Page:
What exactly are closed captions? Are there open captions? Should you add them to your live stream, and how exactly you go about doing that? In our comprehensive guide to closed captioning for your Twitch stream, we will answer all these questions and more!

What are captions?

Not all captions are created equal! While there are various styles, formats, and types of captioning, the underlying idea is to convert audio content into text. That text is then displayed over the video enabling your content to reach a broader audience, including deaf or hard of hearing individuals.

Captions vs Subtitles

While colloquially, people generally mean the same thing, captions contain more information than just what is being said. Often, captions display essential sounds that are happening that add to or clarify what is happening on screen. To add to the confusion, in the United States and Canada, the terms have clearly defined meanings, whereas most other countries rely on the general term “subtitles”. Closed captioning on Twitch more closely represents subtitles, with the rare exception of a few large live events. Here, captions are typically typed out live by a stenographer and may cover more than what is just being said.

Open vs Closed Captioning

Closed captioning is the process of encoding all that transcribed audio into the video feed and allowing the end-user to control when the text is visible or hidden. Open captions are used by some streamers and integrated directly into their overlays in a set location with a style that fits their branding.

Why should you add captions to your stream?

Captions allow for your content to be accessible to a much broader audience. Someone in a noisy location can enable captions to understand better what’s happening in a stream. Maybe you’re in a library and need the audio low or muted but still want to know what’s going on. Reading what’s being said while watching the video can also help with better understanding the content.

Available programs and plugins

While this list isn’t all-inclusive, it should give you some solid choices. We’ve split it into two separate categories – Twitch Extensions and 3rd party solutions. Before we dive into the extensions available directly on Twitch, we’ll cover how exactly to find and install extensions. If you’re already familiar with this, skip ahead to the programs below!

How to Install Extensions on Twitch

Since installation will remain the same no matter what extension you choose, we’ll cover that here first. Twitch extensions allow for an interactive experience embedded directly into the Twitch player or panel section below your stream. This makes it a perfect place to integrate closed captions with your stream, as viewers can decide customization preferences or whether to enable it or not.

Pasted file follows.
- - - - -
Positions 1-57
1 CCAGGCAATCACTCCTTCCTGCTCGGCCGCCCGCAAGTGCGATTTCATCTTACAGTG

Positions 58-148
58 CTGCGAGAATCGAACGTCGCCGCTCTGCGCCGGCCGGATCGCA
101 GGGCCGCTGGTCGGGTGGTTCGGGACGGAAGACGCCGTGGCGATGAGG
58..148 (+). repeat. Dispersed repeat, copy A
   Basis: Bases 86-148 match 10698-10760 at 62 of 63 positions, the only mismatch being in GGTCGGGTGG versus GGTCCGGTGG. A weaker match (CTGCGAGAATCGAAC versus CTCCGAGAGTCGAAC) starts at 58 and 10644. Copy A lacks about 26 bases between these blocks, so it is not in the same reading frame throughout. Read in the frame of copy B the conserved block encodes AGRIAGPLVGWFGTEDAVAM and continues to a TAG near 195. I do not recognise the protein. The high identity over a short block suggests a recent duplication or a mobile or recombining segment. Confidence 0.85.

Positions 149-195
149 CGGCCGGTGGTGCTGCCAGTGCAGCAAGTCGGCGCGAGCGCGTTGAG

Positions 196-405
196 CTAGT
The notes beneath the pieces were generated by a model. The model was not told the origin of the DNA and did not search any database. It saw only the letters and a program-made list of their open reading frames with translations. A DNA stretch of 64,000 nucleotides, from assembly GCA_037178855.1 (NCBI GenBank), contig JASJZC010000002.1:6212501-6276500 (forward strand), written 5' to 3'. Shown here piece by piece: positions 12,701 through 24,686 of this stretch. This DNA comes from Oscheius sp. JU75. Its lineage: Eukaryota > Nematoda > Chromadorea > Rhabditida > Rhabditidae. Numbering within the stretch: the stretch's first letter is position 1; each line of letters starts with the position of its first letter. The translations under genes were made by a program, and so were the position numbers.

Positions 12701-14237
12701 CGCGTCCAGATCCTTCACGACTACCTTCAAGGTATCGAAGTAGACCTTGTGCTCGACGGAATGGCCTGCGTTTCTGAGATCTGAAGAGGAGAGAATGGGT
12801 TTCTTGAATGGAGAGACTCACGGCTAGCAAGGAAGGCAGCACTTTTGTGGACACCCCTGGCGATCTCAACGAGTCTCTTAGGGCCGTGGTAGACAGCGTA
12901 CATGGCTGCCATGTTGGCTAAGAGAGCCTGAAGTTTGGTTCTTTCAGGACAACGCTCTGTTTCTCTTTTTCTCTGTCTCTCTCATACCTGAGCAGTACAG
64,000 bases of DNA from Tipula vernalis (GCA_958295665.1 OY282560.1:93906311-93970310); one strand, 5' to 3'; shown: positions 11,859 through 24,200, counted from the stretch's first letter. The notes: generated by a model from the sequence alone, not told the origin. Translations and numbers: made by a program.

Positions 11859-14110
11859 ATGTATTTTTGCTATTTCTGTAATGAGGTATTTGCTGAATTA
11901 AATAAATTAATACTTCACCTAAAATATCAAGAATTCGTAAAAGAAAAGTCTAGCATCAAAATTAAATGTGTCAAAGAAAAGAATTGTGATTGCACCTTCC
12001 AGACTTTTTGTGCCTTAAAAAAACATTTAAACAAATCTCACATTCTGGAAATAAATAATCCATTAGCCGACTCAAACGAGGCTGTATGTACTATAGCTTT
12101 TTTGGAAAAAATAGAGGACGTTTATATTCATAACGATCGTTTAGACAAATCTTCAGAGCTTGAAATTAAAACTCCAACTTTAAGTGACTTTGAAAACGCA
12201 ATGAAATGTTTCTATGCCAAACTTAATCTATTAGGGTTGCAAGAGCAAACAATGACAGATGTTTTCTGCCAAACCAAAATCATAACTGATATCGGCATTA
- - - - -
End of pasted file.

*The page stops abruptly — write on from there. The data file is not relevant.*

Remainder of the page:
Installing Extensions

To start, you’ll need to navigate to your Twitch Dashboard and click the Extensions tab on the left-hand side. If you’re already logged into Twitch, you can go directly to dashboard.twitch.tv/extensions. From here, you can browse the wide selection of extensions or search for specific ones by name. Once you’ve found something you like, click the “Install” button located to the right of the extension. A pop-up will ask if you’re like to configure your extension right away or continue browsing. It’s also worth mentioning here that while you can only have 1 active overlay extension at a time, there’s no limit on how many extensions you can install and configure.

Navigate to the extensions page by clicking “Extensions” on the left-hand side from your Twitch Dashboard

The configuration will vary but can be accessed by clicking the cog/gear icon for each extension. Once installed, you’ll find it located under the “My Extensions” tab. An extension won’t work on your steam until it’s been activated. Click the “Activate” button located under the extension you wish to enable and assign it to the appropriate slot. For a more detailed look, be sure to check out Twitch’s extensive How to use Extensions article.

Closed Captioning Extensions on Twitch

From the extensions page, type “captions” into the search bar located in the upper-right section of the page. Here you’ll find all currently available closed captioning extensions. Currently, the “Meditek Close Captions” configuration page is broken, so we’ve left that out for now.